Phosphorus is the second most abundant mineral in our body after calcium. In fact, inorganic phosphorus is an essential constituent of every life form on our planet. While the phosphates contribute to the production of DNA and RNA, in the form of calcium phosphate salts they also help to harden bones and teeth. These building blocks of the biological molecules also support the storage of energy in our body in the form of phospholipids. They also maintain the balance of vitamins and minerals (especially vitamin D, iodine, PTH hormone, magnesium, and zinc).
Furthermore, the cellular mechanisms use phosphorus to transport adenosine triphosphate – a form of cellular energy. The mineral phosphorus is also present in teeth enamel, the bones, extracellular fluids, and the soft tissues of the body.
What Is Phosphorus Deficiency?
Hypophosphatemia, or phosphorus deficiency, is characterized by low soluble phosphate levels in the blood. While being relatively rare, this disease may occur due to some eating disorders, alcohol abuse, hyperparathyroidism, diabetic ketoacidosis, kidney tubule defects, or insufficient phosphorus intake via food.
What Are the Symptoms of Phosphorus Deficiency?
Low levels of phosphorus in our body may trigger some adverse health conditions and symptoms that include:
- Easily decaying teeth;
- Stiff joints;
- Lack of appetite;
- Weakness and fatigue;
- Irregular breathing;
- Fragile bones.
By including food rich in phosphorus content in our daily intake, we can naturally increase phosphorus levels in our bodies. The following is a list of natural (food) sources of phosphorus that contain a significant amount of this vitally important mineral:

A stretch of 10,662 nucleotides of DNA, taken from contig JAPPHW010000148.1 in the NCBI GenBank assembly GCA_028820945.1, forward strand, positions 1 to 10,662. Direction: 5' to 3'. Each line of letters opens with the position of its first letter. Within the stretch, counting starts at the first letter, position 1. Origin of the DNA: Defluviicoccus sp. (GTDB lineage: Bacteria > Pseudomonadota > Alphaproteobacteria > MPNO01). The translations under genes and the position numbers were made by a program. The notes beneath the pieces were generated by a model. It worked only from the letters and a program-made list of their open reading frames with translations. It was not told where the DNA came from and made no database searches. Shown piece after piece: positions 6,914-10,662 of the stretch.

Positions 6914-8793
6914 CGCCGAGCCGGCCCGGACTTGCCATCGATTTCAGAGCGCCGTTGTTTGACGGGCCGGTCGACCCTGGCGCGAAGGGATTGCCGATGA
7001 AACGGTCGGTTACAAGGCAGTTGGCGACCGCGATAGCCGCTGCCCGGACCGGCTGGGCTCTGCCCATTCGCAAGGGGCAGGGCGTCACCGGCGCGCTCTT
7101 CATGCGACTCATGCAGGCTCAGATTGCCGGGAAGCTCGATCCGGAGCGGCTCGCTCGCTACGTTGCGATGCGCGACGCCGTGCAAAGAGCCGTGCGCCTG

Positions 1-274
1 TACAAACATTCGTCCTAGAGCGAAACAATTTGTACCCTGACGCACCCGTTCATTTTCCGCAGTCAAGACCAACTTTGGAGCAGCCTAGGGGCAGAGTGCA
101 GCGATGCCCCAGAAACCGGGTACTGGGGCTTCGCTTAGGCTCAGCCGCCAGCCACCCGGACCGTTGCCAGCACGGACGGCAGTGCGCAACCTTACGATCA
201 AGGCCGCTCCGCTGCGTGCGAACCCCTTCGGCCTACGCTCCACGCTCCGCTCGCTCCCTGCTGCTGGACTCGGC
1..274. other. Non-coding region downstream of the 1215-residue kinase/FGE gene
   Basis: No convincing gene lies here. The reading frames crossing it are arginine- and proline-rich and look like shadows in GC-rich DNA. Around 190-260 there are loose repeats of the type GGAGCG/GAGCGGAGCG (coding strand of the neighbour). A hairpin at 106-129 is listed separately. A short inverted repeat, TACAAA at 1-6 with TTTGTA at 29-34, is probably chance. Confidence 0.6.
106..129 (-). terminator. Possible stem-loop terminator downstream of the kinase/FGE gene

- Dairy products;
- Whole grain;
- Cod fish;
- Pork meat;
- Chicken meat;
- Sesame seeds;
- Sunflower seeds;
- Navy beans;
- Tuna fish;
- Green peas;
- Pinto beans;
- Swiss cheese;
- Brown rice;
- Dried peas.
Moreover, excessively high dietary phosphorus intake from foods that contain phosphorus or phosphates can be bad for our health, especially for people suffering from kidney disease. Namely, artificial phosphate food additives may increase the risk of lung cancer, kidney disease, and lead to renal and cardiovascular problems.
Since lack of appetite is one of the phosphorus deficiency, it becomes obvious that this mineral cannot be supplemented to adequate levels via phosphorus-rich food intake. Another way to top up the amount of phosphorus in our body is by taking supplements of this vitally important mineral.